Mental Health issues are not something that we think of when we think of the Edinburgh Fringe festival, but this year things seem to have changed for the better.
Will Gompertz, the BBC’s chief arts correspondent reported on the six o’ Clock news on August 13th 2015 talking to some of the performers and audience.
The world’s largest arts festival is underway in Edinburgh and hundreds and thousands of people will be attending. Will Gompertz explained that the scale of the event really has to be experienced to be believed. There are literally thousands of shows, tens of thousands of performers and hundreds and thousands of punters. The circus hub is a new feature for this year and did not even exist last year. Will went on the explain that the thing he loved is the optimism of both audiences and performers, all of whom hope for the best, but accept when they don’t always get it.
The Edinburgh fringe festival is in full swing with its usual mix of eccentric shows amusing the crowds, but not everybody is having a laugh.
Satire is giving way to confessional comedy with mental health at the forefront of several performances..
“Winston Churchill called his depression his Black Dog...I’ve got a Black Dog, a sort of beautiful one” Brigitte Aphrodite – Performer explained that if she was suffering then maybe others were too, so why not suffer together.
It’s an approach shared by performers and audiences alike, which has seen the subject of a troubled mind emerge as a very definite theme at this year’s fringe.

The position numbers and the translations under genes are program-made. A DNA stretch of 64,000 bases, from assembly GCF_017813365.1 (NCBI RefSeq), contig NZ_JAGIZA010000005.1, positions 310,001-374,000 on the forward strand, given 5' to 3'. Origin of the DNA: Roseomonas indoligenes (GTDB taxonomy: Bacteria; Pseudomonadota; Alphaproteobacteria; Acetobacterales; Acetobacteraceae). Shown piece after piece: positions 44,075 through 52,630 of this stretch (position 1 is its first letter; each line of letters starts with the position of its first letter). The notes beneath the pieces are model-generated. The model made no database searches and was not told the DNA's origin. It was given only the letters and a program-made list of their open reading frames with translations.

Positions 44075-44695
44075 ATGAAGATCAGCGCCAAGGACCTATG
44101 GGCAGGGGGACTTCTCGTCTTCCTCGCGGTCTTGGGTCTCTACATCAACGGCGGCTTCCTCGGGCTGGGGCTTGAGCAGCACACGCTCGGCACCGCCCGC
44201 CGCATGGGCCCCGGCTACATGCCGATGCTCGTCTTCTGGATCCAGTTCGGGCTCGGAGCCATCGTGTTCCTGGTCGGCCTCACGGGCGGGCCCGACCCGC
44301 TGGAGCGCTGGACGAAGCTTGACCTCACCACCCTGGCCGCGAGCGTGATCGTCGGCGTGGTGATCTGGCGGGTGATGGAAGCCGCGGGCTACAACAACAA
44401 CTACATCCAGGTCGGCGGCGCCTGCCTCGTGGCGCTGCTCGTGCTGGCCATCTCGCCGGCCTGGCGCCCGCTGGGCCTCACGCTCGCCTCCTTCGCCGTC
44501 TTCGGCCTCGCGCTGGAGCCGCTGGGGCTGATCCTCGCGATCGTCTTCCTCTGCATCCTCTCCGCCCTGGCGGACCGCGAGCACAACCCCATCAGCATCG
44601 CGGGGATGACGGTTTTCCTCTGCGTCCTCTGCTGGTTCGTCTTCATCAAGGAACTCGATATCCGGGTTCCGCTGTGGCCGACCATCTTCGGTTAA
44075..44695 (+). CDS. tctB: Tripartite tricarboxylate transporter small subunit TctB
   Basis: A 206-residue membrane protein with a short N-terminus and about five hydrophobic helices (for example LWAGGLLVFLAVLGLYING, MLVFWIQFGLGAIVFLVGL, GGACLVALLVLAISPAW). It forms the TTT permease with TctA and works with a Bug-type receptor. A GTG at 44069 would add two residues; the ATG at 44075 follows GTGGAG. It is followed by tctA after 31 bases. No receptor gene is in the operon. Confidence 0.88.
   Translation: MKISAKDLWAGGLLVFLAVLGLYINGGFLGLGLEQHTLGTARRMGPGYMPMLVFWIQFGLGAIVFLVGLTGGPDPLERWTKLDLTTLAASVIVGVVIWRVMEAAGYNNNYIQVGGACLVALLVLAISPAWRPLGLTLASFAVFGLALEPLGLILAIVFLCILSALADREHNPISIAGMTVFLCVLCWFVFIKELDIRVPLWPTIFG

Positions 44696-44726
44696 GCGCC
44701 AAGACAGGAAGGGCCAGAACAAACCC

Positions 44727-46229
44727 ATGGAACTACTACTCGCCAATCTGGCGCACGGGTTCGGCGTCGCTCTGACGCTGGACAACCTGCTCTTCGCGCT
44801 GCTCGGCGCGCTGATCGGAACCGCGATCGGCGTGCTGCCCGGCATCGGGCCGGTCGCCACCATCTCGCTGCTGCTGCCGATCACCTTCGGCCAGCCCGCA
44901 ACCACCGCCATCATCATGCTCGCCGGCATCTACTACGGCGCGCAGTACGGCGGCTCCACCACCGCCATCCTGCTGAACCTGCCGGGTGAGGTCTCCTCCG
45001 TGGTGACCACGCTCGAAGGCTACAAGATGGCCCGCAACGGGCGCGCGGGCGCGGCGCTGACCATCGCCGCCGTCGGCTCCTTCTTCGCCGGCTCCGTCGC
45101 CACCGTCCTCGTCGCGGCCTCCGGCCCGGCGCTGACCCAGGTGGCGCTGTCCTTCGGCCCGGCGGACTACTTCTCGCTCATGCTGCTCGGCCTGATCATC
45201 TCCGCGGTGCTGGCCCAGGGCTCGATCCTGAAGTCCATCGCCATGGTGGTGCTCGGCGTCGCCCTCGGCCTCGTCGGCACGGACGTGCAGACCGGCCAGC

Anthony Alderson the Director of the Pleasance theatre said that for a long time people were in denial about mental health, and did not talk about it. He thinks that comedy and theatre breaks all those boundaries and festivals bring that to a head.
Depression isn’t the only issue being tackled at the festival. Cian Binchy is a performer with autism who advised the National Theatre on the condition for its hit production The Curious Incident of the Dog in the Night time. He has brought his own one man show about autism to the festival. He said “I want people to really understand what it’s like having a disability that’s kind of invisible..a disability that is mild and people think there is nothing wrong but in fact..well there is nothing wrong, it’s society that really makes the problem.
There was a time when people with mind related issues were ridiculed, not any more. The taboo is being broken; the subject is being examined across the arts and presented openly as part of everyday life.
It is great to see that theatre is helping to raise awareness and also entertain whilst informing and helping. Let’s see what happens at next year’s festival.